Critics characterize Nestlé as a “predatory” water company that targets struggling communities with sometimes exaggerated job promises while employing a variety of cheap strategies, like donating to local boy scouts, to win over small town officials who hold the keys to valuable springs.

Its spending on lobbying and campaign contributions at the federal and state levels totals in the millions annually, the revolving door between the company and government perpetually turns, and it maintains cozy relationships with federal officials from the Forest Service to Trump administration.

Climate Stalinism (thc0655)

Whatever its failings, twentieth-century socialism was growth-oriented and in principle devoted to expanding working-class wealth. In contrast, the green version of socialism consciously seeks to depress the average family’s prospects, since prosperity will generate more greenhouse gases. Some zealots, such as the Guardian’s George Monbiot, argue in favor of economic recession as a way to reduce carbon emissions, even if it causes people to lose their jobs and homes.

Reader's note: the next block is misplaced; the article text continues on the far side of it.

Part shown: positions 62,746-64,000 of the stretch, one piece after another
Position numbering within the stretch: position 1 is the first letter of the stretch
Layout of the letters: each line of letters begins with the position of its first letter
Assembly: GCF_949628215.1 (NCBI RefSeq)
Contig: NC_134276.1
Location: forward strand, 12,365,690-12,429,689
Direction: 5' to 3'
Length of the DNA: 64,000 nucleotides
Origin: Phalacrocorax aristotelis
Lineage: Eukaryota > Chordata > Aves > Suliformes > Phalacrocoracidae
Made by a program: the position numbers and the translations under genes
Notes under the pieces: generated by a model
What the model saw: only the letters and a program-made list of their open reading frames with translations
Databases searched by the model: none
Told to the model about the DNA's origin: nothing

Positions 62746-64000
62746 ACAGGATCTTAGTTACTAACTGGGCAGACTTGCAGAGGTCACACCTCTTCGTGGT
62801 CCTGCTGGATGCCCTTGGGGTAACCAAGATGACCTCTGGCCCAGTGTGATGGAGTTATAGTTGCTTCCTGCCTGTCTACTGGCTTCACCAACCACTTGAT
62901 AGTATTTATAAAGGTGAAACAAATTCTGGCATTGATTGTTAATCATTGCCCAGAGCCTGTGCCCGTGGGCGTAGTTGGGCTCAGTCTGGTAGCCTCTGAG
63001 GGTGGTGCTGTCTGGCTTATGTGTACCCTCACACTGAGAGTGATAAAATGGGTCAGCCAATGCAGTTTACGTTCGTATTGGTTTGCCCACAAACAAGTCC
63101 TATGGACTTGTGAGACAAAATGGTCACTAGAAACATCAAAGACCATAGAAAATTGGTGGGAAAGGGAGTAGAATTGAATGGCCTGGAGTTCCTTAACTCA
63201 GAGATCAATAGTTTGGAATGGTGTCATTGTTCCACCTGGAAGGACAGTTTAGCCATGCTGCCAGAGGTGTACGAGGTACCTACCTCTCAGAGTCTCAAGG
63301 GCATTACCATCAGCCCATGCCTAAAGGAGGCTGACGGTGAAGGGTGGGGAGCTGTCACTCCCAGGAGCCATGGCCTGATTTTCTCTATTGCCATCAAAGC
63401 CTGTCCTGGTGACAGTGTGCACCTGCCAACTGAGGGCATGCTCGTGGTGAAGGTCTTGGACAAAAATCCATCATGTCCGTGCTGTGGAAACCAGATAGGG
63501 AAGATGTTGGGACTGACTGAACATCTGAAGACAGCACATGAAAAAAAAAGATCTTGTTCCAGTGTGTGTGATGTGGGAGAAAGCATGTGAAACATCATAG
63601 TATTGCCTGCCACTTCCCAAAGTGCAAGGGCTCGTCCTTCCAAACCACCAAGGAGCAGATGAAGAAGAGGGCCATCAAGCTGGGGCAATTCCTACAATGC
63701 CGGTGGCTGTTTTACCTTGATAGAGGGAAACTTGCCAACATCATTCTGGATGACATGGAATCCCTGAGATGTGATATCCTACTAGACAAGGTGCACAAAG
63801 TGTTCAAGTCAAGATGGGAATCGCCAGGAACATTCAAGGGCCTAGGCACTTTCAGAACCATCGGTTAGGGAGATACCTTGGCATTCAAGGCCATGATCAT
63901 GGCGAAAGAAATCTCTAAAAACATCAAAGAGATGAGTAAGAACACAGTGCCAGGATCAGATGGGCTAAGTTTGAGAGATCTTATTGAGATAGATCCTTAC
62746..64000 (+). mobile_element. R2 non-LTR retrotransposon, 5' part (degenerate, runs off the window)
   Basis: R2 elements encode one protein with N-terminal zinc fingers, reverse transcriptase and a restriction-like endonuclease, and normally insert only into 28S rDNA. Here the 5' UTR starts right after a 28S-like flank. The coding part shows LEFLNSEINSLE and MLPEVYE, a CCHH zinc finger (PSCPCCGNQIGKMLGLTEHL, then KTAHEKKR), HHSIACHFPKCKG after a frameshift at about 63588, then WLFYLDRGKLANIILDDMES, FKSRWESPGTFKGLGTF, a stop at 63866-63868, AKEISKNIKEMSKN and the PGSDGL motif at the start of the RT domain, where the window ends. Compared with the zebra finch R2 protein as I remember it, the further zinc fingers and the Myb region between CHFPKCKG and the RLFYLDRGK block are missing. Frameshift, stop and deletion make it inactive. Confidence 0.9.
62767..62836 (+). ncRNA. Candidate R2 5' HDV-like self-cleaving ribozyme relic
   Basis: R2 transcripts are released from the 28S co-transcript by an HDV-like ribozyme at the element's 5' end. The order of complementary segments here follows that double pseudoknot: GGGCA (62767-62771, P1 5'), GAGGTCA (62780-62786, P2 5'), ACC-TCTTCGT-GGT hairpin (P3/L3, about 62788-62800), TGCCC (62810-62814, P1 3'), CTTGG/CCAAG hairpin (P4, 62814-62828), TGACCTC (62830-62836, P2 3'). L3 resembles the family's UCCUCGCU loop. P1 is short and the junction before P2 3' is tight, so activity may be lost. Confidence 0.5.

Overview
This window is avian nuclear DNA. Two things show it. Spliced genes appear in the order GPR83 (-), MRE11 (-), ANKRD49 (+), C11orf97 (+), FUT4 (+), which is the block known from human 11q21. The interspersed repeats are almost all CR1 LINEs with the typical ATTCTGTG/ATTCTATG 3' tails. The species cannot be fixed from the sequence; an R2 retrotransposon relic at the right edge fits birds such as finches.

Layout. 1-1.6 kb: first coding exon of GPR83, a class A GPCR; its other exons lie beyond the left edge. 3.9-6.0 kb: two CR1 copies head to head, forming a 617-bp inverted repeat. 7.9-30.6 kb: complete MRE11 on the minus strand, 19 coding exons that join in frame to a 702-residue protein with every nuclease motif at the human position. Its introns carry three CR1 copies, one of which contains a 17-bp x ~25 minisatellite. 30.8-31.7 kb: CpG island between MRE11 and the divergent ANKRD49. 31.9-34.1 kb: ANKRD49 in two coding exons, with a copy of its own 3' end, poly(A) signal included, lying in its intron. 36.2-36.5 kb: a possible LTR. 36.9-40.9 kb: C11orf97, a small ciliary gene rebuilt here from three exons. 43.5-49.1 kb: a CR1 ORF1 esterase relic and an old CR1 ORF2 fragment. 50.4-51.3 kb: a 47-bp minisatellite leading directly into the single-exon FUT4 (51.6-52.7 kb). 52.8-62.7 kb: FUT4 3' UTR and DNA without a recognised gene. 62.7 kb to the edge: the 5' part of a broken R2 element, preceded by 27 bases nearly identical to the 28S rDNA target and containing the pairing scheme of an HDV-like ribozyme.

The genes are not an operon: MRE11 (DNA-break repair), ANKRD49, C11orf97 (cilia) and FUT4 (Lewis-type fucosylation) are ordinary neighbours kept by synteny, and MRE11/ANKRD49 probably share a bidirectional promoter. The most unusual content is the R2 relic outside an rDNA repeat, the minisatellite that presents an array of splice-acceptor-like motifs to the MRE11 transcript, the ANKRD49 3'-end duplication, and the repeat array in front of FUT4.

Rising sea levels pose threat to homes of 300m people – study (TS)

Researchers said the magnitude of difference from the previous Nasa study came as a shock. “These assessments show the potential of climate change to reshape cities, economies, coastlines and entire global regions within our lifetimes,” said Scott Kulp, the lead author of the study and a senior scientist at Climate Central.

Jakarta Is Crowded And Sinking, So Indonesia Is Moving Its Capital To Borneo (TS)

The new capital, which has yet to be named, would be in eastern Borneo, hundreds of miles northeast of Jakarta across the Java Sea. While the selected area is close to the cities of Balikpapan and Samarinda, the region is mostly known for its beaches and dense rainforests. Borneo’s lush jungles also form large national parks that are vital habitats for orangutans.

Gold & Silver